US10185645B2 (en) 2017-03-08 2019-01-22 Microsoft Technology Licensing, Llc Resource lifetime analysis using a time-travel trace
US10235273B2 (en) 2017-03-08 2019-03-19 Microsoft Technology Licensing, Llc Indexing a trace by insertion of key frames for replay responsiveness
US9934127B1 (en) 2017-03-08 2018-04-03 Microsoft Technology Licensing, Llc Indexing a trace by insertion of key frames for replay responsiveness
US10282274B2 (en) 2017-06-14 2019-05-07 Microsoft Technology Licensing, Llc Presenting differences between code entity invocations

Similar Documents

Publication Publication Date Title
US7992155B2 (en) Method and system to correlate and consolidate a plurality of events
US6892236B1 (en) System and method of generating computer system performance reports
US20070124373A1 (en) Methods and apparatus for defining a collaborative workspace
US7716649B2 (en) Activity-based software traceability management method and apparatus
US7890802B2 (en) System and method for automated and assisted resolution of IT incidents
US8191081B2 (en) Condition-based event filtering
US8745572B2 (en) Software development automated analytics
US20140325485A1 (en) Asynchronous code testing
US7975262B2 (en) Error tracing with context history
JP5607743B2 (en) Generation of automated test execution plan
US7895572B2 (en) Systems and methods for enterprise software management
US20120246130A1 (en) Enforcing Legal Holds of Heterogeneous Objects for Litigation
US8548947B2 (en) Systems and methods for file maintenance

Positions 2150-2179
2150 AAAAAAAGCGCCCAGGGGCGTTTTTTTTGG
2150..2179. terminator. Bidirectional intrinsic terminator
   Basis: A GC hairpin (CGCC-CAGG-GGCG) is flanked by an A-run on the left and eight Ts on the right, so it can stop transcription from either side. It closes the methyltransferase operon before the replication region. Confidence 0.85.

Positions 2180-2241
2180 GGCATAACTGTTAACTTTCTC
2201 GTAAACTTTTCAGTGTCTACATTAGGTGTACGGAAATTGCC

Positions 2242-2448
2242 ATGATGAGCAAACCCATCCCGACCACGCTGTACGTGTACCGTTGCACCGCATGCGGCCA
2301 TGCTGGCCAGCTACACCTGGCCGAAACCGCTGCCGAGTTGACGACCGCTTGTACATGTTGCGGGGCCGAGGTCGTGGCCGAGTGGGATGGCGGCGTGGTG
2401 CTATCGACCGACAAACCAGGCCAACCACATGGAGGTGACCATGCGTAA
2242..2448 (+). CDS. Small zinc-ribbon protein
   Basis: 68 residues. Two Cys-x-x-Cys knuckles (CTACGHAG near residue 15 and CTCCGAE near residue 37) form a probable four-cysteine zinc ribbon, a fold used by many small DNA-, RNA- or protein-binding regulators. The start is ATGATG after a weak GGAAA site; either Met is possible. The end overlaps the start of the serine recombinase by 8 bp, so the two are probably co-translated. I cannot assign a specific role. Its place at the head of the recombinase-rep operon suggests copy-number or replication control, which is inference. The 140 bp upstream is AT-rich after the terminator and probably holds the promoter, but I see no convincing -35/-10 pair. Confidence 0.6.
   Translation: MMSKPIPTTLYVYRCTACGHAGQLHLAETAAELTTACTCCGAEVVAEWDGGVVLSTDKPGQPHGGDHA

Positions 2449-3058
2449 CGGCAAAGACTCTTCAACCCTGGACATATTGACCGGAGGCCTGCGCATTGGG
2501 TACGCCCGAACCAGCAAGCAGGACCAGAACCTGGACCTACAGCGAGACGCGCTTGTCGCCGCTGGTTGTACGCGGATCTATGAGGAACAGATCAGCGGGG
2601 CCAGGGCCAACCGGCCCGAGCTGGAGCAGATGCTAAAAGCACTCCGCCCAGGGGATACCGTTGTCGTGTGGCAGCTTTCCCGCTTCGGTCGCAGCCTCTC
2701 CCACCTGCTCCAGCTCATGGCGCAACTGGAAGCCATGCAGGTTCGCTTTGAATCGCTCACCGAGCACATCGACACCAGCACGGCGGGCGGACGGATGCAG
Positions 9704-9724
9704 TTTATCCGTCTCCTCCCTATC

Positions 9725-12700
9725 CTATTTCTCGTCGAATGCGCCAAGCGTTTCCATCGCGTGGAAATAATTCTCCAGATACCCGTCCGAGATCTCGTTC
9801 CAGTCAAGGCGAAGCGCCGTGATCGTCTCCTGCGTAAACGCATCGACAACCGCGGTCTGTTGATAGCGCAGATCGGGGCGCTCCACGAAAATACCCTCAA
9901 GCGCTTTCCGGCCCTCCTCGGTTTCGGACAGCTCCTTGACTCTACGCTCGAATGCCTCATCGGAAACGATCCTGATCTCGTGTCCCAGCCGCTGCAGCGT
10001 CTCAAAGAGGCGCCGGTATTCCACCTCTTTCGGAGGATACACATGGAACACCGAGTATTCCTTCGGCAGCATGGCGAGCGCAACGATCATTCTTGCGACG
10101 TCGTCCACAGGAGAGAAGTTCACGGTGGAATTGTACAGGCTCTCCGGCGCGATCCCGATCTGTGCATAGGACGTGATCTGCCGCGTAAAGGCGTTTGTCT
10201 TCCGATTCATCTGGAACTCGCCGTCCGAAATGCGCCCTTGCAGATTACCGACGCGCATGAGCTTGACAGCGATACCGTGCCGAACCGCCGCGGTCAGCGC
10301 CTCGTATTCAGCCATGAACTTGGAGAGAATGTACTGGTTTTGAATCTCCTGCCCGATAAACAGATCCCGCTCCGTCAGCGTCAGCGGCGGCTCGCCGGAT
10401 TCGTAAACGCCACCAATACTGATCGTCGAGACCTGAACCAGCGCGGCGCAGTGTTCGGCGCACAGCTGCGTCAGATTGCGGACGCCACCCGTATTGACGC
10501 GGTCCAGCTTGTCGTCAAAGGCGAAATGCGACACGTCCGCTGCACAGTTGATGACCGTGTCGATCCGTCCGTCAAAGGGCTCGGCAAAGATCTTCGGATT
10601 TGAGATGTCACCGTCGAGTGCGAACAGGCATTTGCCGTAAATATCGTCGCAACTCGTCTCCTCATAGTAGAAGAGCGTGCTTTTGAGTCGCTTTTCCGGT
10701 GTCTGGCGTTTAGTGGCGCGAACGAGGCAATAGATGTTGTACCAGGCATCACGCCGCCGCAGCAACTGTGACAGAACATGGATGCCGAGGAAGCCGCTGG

US8326910B2 (en) Programmatic validation in an information technology environment
US9354904B2 (en) Applying packages to configure software stacks
US20060184410A1 (en) System and method for capture of user actions and use of capture data in business processes
US20020091989A1 (en) Business systems management: realizing end-to-end enterprise systems management solution
US7480893B2 (en) Rule-based system and method for checking compliance of architectural analysis and design models
US20120246617A1 (en) Build process management system
US8949788B2 (en) Building and packaging software
US20110321007A1 (en) Targeting code sections for correcting computer program product defects using records of a defect tracking system
US9063808B2 (en) Deploying a package for a software application
US20050283457A1 (en) API for programmatic retrieval and replay of database trace
US8671084B2 (en) Updating a data warehouse schema based on changes in an observation model
US7877732B2 (en) Efficient stress testing of a service oriented architecture based application

Legal Events

Date Code Title Description
AS Assignment

Owner name: INTERNATIONAL BUSINESS MACHINES CORPORATION,NEW YO

Free format text: ASSIGNMENT OF ASSIGNORS INTEREST;ASSIGNORS:MISTRY, HARJINDERSINGH G.;VIRAJPET, MITHUN B.;REEL/FRAME:021797/0879

Effective date: 20080917

STCF Information on status: patent grant

Free format text: PATENTED CASE

REMI Maintenance fee reminder mailed
AS Assignment

Owner name: TWITTER, INC., CALIFORNIA

Free format text: ASSIGNMENT OF ASSIGNORS INTEREST;ASSIGNOR:INTERNATIONAL BUSINESS MACHINES CORPORATION;REEL/FRAME:032075/0404

Effective date: 20131230

FPAY Fee payment

Year of fee payment: 4

SULP Surcharge for late payment
MAFP Maintenance fee payment

Free format text: PAYMENT OF MAINTENANCE FEE, 8TH YEAR, LARGE ENTITY (ORIGINAL EVENT CODE: M1552)

Year of fee payment: 8